Saturday, April 18, 2015

“Bleeding Heart”–Movie Review



During the first weekend of The Tribeca Film Festival, I attended the World Premiere of the new drama “Bleeding Heart” starring Jessica Biel and Zosia Mamet.


When a woman finds a girl she believes may be her biological sister, they become acquainted – but when she learns the girl’s abusive boyfriend is also her pimp, can she be saved?


Working as a yoga instructor in Los Angeles, May (Biel) is something of an anachronism – a spiritual type, others’ observations characterize her as something of a hippy.   Living with her boyfriend and business partner Dex (Edi Gathegi), they are trying to expand their yoga business.  Adopted as a child, May knows she has a biological half-sister somewhere out in the world and becomes committed to finding her.  Eventually, she locates Shiva (Mamet), a young lady living with her boyfriend Cody (Joe Anderson) in a cheap apartment complex in town. 

Reluctantly, Shiva agrees to meet with May, who manages to convince her that they are indeed related.  After a while, their guard drops and the two seem to hit it off as they both start to actually believe they are sisters.  As May gets to know Shiva, she comes to find out that Shiva’s career isn’t going quite as well as May’s; with Shiva encountering difficulty paying rent from month to month, May lends her some money.  Later, she learns that Shiva has been lying – instead of employment a “massage therapist”, she’s really a prostitute and Cody is the one who secures her johns. 

Ultimately, May discovers Cody is being both physically and emotionally abusive to Shiva and offers her a place to stay – much to the consternation of Dex.  When Cody arranges an appointment for Shiva, May decides she is the only one who can intervene.  Rescuing Shiva, May goes to her adoptive mother’s house, bringing Shiva with her.  Understandably, her mother is angry about this intrusion and doesn’t exactly make Shiva feel particularly welcome.  However, Cody becomes aware of Shiva’s whereabouts and shows up at the mother’s house to retrieve both his girlfriend and meal ticket.  But when Cody confronts the interfering May, will she be able to rescue Shiva once again or will both women be endangered by Cody?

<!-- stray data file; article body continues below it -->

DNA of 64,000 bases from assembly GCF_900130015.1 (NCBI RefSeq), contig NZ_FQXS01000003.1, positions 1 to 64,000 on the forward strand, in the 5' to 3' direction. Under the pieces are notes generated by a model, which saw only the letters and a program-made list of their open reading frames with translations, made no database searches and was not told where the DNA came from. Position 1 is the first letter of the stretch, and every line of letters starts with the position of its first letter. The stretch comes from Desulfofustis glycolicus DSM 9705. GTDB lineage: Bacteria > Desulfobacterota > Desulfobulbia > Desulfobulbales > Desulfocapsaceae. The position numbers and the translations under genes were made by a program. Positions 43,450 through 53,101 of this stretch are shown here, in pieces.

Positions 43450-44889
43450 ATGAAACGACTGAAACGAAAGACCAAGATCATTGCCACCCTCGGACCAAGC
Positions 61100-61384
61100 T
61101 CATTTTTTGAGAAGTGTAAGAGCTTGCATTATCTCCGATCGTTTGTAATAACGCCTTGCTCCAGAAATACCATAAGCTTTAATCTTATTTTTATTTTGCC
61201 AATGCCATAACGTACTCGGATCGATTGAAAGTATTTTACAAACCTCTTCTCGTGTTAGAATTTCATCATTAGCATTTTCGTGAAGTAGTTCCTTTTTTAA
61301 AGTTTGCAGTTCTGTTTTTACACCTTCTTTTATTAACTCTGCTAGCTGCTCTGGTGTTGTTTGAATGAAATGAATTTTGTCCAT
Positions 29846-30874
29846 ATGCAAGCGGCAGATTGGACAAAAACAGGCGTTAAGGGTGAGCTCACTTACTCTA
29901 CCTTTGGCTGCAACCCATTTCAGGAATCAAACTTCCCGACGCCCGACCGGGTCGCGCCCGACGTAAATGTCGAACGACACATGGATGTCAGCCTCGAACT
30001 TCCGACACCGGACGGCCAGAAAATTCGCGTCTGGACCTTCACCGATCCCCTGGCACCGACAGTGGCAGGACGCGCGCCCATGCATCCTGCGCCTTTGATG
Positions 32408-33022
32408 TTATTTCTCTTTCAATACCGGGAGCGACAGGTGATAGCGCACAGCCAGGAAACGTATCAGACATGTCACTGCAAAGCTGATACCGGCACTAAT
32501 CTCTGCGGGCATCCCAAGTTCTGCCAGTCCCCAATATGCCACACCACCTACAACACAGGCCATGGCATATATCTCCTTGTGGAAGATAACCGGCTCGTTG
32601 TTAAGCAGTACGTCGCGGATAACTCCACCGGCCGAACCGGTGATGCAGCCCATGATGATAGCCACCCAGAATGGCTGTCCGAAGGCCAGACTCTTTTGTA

Here’s a question for you:  If the protagonist in your movie behaves foolishly and makes irrational decisions, are they truly heroic characters?  And can an audience truly root for such a person?  Well, perhaps if the film in question is a comedy, a filmmaker might be able to get away with such a choice (e.g., “Dumb And Dumber”?).  But can it be carried off in a drama?  A viewing of “Bleeding Heart” may be able to answer that question for you.  The answer will be a resounding no, she is neither heroic nor can an audience make much of an emotional investment in her. 

While it’s certainly refreshing to see Mamet in a role so drastically different (and darker) than the goofy chick she plays on HBO’s “Girls”, neither her performance nor that of Biel can manage to elevate the weak material in “Bleeding Heart”.  This movie evolves into an updated version of “Thelma And Louise”, replete with the full complement of male-phobic screed.   “Bleeding Heart” is a female buddy film with female buddies that not only aren’t easily relatable but also not women you’d want to have as friends (much less see them as each other’s friends). 

Following the screening, there was a question and answer session with “Bleeding Heart”’s writer/director Diane Bell.  Bell said that the idea for the story came out of her own background as a yoga instructor; she eventually wound up teaching in Spain, where she came into contact with a number of prostitutes.  She said that these women were unhappy and not necessarily in their profession voluntarily.  In the original version of the screenplay, the two women were not sisters; according to Bell, one of the producers, who was adopted, suggested the idea that perhaps they were sisters – the idea took hold and remained in the script. 

Bleeding Heart (2015) on IMDb

No comments:

Post a Comment

Speak Your Piece, Beeyotch!